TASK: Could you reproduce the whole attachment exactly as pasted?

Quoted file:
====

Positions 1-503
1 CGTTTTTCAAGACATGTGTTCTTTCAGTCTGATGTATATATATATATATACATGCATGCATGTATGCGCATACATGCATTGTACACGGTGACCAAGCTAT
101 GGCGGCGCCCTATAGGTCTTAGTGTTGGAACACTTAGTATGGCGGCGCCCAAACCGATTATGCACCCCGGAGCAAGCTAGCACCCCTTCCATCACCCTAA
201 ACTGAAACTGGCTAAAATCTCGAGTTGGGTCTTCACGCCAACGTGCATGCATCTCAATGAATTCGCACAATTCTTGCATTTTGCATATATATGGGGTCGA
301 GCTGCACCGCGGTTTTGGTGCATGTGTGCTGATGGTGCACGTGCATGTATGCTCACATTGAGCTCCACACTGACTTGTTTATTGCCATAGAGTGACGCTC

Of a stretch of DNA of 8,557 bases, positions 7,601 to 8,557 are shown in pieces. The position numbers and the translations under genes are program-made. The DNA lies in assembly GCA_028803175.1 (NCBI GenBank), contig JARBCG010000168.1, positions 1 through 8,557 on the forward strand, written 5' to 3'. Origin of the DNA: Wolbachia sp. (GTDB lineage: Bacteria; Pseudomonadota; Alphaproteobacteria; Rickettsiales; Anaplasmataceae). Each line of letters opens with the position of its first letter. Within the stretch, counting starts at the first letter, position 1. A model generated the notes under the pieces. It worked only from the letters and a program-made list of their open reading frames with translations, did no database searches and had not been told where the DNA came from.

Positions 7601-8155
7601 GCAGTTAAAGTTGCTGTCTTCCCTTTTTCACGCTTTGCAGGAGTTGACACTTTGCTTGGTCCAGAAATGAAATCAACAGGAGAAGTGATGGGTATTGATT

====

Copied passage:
Positions 1-503
1 CGTTTTTCAAGACATGTGTTCTTTCAGTCTGATGTATATATATATATATACATGCATGCATGTATGCGCATACATGCATTGTACACGGTGACCAAGCTAT
101 GGCGGCGCCCTATAGGTCTTAGTGTTGGAACACTTAGTATGGCGGCGCCCAAACCGATTATGCACCCCGGAGCAAGCTAGCACCCCTTCCATCACCCTAA
201 ACTGAAACTGGCTAAAATCTCGAGTTGGGTCTTCACGCCAACGTGCATGCATCTCAATGAATTCGCACAATTCTTGCATTTTGCATATATATGGGGTCGA
301 GCTGCACCGCGGTTTTGGTGCATGTGTGCTGATGGTGCACGTGCATGTATGCTCACATTGAGCTCCACACTGACTTGTTTATTGCCATAGAGTGACGCTC

Of a stretch of DNA of 8,557 bases, positions 7,601 to 8,557 are shown in pieces. The position numbers and the translations under genes are program-made. The DNA lies in assembly GCA_028803175.1 (NCBI GenBank), contig JARBCG010000168.1, positions 1 through 8,557 on the forward strand, written 5' to 3'. Origin of the DNA: Wolbachia sp. (GTDB lineage: Bacteria; Pseudomonadota; Alphaproteobacteria; Rickettsiales; Anaplasmataceae). Each line of letters opens with the position of its first letter. Within the stretch, counting starts at the first letter, position 1. A model generated the notes under the pieces. It worked only from the letters and a program-made list of their open reading frames with translations, did no database searches and had not been told where the DNA came from.

Positions 7601-8155
7601 GCAGTTAAAGTTGCTGTCTTCCCTTTTTCACGCTTTGCAGGAGTTGACACTTTGCTTGGTCCAGAAATGAAATCAACAGGAGAAGTGATGGGTATTGATT